Stop the Stigma

The bottom line is that talking about the stuff that really matters breaks down stigma and that’s what we are all about at Honor Connor. Talking with each other, listening, encouraging – it’s all part of offering HOPE!  Knowing there are people that care about me and care about you enough to take the time to listen is such an important part of our connection to hope.  You are not alone.  You are loved.  I want to share one of Connor’s writing with you to encourage you today and let’s get out there and do some walking and talking to help make the world a better place. 


Those of you in the crowd

Living day to day

Moving from one place to another mundanely

Pretending to be alive

You are loved

Those of you in the crowd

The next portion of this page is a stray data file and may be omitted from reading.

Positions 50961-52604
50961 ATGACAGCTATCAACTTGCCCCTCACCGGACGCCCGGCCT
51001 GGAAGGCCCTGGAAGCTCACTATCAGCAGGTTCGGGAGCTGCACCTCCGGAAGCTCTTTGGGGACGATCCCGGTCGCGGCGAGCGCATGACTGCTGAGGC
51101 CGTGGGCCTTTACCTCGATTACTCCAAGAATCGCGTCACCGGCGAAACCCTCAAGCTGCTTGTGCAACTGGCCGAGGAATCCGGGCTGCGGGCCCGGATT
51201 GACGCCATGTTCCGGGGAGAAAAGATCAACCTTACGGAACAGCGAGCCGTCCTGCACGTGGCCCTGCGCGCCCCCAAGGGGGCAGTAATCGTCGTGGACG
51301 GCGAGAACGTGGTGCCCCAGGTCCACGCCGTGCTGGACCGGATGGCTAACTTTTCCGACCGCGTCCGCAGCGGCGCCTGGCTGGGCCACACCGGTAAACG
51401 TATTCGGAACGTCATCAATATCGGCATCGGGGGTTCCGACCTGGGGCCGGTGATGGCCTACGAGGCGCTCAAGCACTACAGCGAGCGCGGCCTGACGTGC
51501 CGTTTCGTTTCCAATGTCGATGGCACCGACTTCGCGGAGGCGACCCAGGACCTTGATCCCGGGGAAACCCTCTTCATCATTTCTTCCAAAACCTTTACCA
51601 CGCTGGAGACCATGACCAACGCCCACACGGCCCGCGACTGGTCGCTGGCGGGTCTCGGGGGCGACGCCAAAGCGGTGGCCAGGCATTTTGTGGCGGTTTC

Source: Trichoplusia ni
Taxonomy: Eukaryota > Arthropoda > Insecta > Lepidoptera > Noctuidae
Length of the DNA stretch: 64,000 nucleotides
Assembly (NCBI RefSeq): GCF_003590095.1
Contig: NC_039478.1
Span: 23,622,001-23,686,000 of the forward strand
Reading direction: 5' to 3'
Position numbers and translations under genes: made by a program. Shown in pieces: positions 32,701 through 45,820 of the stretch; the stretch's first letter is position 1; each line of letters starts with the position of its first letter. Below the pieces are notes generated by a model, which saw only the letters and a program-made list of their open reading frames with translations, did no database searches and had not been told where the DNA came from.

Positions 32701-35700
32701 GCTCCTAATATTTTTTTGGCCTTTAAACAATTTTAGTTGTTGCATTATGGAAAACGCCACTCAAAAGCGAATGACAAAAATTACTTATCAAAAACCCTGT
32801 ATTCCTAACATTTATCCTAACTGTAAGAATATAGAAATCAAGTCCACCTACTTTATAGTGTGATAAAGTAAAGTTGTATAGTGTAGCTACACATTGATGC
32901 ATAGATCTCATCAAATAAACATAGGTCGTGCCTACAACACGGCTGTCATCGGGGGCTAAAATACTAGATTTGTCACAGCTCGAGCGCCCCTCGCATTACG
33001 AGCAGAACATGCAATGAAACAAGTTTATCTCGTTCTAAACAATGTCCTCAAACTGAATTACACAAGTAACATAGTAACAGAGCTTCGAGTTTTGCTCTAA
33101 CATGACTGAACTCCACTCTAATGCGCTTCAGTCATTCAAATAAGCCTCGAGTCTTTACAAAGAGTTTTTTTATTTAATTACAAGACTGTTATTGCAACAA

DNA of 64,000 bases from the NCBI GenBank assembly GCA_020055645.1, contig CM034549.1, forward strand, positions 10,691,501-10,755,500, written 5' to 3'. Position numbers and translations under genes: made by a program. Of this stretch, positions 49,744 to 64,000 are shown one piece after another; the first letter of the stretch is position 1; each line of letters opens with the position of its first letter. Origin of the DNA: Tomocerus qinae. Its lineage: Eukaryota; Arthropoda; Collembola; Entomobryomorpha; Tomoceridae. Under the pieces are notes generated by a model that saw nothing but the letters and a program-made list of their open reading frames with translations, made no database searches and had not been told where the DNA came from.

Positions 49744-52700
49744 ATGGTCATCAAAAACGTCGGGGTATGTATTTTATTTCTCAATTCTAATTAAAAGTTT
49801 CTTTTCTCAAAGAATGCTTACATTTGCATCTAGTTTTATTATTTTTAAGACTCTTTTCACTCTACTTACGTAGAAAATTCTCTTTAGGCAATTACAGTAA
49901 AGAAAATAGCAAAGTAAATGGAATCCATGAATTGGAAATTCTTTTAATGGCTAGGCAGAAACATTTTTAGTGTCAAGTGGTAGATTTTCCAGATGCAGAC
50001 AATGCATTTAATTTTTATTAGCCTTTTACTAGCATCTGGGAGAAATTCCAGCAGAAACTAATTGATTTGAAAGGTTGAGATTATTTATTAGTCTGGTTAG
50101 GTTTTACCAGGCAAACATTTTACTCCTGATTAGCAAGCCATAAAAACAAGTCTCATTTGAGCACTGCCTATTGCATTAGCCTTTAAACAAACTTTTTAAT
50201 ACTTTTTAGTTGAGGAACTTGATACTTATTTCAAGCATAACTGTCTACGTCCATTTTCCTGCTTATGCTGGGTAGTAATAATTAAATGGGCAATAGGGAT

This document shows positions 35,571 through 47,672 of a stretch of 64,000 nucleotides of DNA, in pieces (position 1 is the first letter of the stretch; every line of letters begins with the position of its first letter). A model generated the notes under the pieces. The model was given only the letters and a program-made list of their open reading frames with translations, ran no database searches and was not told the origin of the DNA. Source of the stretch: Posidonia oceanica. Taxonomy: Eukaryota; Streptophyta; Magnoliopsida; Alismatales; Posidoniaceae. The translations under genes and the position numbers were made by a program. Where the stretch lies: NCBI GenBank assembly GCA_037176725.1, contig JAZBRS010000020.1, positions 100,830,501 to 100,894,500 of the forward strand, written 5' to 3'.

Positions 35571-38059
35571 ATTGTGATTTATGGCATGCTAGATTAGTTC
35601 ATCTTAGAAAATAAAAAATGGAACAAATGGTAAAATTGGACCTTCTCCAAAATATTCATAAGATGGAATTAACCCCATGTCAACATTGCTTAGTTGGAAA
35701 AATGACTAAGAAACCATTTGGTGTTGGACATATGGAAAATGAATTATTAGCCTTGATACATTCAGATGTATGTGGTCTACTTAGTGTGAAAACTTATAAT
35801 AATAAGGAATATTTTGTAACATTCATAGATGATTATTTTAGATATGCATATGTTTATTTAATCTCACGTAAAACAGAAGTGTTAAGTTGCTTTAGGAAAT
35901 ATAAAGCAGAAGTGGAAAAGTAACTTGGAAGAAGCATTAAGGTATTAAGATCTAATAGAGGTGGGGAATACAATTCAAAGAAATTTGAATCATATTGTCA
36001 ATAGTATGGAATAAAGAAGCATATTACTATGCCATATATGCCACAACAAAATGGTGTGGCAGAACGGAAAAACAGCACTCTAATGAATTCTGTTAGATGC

Up all night listening to Mom and Dad fight

Only to cry yourself to sleep

You are loved

Those of you in the crowd

Who feel like they have to put the ski mask on

And point the pistol at the cashier to survive

You are loved

Those of you in the crowd

Who stare at the mirror

Only to race to the bathroom to throw it all up

And make cuts on your arm

You are loved

Those of you in the crowd

That take the trip to the metho every day

To avoid being sick from not having dope

Only to always remain broke

You are loved


God created us with nothing but love

He wants you to know you are never alone

If you feel you’re stuck in your ways

There is always a way out

Picture of Lisa Johnson

Lisa Johnson

Founder & Manager Director

For more valuable information, visit our Hope Allies.